Tuesday, May 01, 2007

This Is Progress?

The Washington Post reports that the number of terrorist attacks in Iraq - and resulting deaths, injuries and kidnappings - increased by 91% according to stats compiled by the National Counterterrorism Center and released by the State Department yesterday.

The number of terrorist incidents rose from 3,468 in 2005 to 6,630 in 2006. The number of people killed, injured or kidnapped as a result of terrorism in Iraq increased 87%, from 20,685 in 2005 to 38,713 in 2006.

The report also said that the number of terrorist incidents in Afghanistan increased 52% in 2006 from the previous year and the number of people killed, injured or kidnapped in terrorist incidents nearly doubled.

A Bush administration official, asked to comment about the sharp increase in terrorist attacks and deaths, injuries and kidnappings, gave out the usual tripe about "If we aren't fighting them there, we'll be fighting them in Peoria..."

But given the sharp rise in attacks, deaths, injuries and overall carnage, you have to ask yourself, "How well are we fighting them over there?"

POSTSCRIPT: The toll for Coalition Forces in Iraq was particularly high in the month of April. 104 Americans, 12 Brits and 1 Polish soldier were killed during the month for a total of 117 Coalition Force deaths. That is the highest number of Coalition Force troop deaths since January 2005 when 127 were killed.

According to the Washington Post, April was the sixth deadliest month of the war/occupation for American troops. For British troops, April was the second deadliest month of the war/occupation.

In addition, the political reconciliation that Preznut Bush's surge policy was supposed to help forge between warring sectarian parties is NOT occurring. As violence continues to rage in Iraq, various groups continue to pull out of the government:

the largest bloc of Sunnis in Iraq's parliament, the Iraqi Accordance Front, threatened to pull out its ministers from the cabinet, saying that it "had lost hope" in having Sunni concerns addressed by the Shiite-led government. The threat prompted President Bush to phone one of Iraq's two vice presidents, Tariq al-Hashimi, a Sunni, in an attempt to defuse the potential political crisis, Hashimi's office said in a statement. A Sunni withdrawal could seriously hamper efforts at national reconciliation and further weaken the government. Only two weeks ago, six cabinet ministers loyal to Shiite cleric Moqtada al-Sadr resigned from the cabinet.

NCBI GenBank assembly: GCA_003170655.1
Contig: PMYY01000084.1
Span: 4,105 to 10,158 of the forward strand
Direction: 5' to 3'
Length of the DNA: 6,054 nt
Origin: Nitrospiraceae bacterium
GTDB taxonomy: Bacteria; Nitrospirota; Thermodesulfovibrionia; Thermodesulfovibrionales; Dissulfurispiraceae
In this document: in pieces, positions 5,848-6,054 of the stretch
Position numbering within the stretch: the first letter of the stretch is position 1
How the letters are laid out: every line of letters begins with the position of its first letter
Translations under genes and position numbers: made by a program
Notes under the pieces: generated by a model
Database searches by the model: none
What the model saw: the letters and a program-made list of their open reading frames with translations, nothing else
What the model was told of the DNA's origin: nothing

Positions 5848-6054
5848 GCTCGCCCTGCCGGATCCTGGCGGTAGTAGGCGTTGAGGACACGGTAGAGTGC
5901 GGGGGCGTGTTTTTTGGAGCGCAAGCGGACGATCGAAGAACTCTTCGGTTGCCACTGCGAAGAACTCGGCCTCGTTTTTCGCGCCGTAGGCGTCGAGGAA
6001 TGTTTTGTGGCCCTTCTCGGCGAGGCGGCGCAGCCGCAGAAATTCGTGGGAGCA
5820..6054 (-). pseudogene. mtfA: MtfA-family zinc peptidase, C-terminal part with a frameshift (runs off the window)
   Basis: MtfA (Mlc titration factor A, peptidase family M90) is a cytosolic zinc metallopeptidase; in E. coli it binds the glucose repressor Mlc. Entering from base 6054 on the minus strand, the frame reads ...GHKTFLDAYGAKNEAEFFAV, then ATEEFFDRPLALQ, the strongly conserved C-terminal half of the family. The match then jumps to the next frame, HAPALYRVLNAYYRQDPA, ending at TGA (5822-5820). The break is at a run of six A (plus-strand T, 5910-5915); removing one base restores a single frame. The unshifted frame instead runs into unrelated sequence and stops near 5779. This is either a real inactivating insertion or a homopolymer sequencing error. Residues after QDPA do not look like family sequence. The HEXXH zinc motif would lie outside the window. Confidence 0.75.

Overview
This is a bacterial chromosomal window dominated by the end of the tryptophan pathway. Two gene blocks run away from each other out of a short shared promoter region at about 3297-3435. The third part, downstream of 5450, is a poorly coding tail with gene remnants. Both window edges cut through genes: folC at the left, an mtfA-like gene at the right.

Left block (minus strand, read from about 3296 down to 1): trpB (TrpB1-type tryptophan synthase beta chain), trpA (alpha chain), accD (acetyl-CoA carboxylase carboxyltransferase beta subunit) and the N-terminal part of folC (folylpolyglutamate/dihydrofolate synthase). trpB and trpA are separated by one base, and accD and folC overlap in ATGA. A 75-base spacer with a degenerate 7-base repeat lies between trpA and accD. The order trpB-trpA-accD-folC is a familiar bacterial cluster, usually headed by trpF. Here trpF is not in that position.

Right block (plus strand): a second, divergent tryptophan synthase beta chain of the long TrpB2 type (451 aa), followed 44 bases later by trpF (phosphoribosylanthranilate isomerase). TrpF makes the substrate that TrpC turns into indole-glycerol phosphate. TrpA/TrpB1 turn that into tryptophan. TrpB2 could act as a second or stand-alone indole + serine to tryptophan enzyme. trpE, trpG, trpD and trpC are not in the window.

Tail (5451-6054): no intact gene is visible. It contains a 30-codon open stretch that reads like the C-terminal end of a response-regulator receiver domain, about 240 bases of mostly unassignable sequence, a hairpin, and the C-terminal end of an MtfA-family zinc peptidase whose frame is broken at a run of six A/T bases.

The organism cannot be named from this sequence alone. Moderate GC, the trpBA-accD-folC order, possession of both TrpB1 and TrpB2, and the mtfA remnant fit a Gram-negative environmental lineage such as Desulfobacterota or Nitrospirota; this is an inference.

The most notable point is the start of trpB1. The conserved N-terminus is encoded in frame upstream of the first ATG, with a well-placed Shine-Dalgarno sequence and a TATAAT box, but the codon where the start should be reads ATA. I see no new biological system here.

As Preznut Bush gets set to veto the Iraq war funding bill and word comes from the administration that it will be at least September before the effectiveness of the surge policy can be measured, which way is the trajectory of progress going?

Any honest observer would say down, down, down...

But not Bush and the few apologists he has left. The Washington Post reported yesterday that the reason why Republican members of Congress haven't broken ranks with the preznut on his very, very unpopular war is because the war remains popular with the Republican base (about 30%-35% of the electorate.) If GOP members vote against the preznut's policies, they risk primary challenges from the right and other political problems in their districts and states. Yet William F. Buckley, who believes the war is NOT going better these days, says this adherence to the preznut's war policy is killing the Grand Old Party.

It sure is. But it's also killing a lot of Americans, Brits and other members of Coalition nations, not to mention thousands of Iraqis a month. And the United States' position in the world is now at its most weakened since the end of Vietnam and the Carter years.

Let's remember ALL of this the next time a president decides to railroad the country into a war on false pretenses and trumped-up charges and the news media goes along for the ride.

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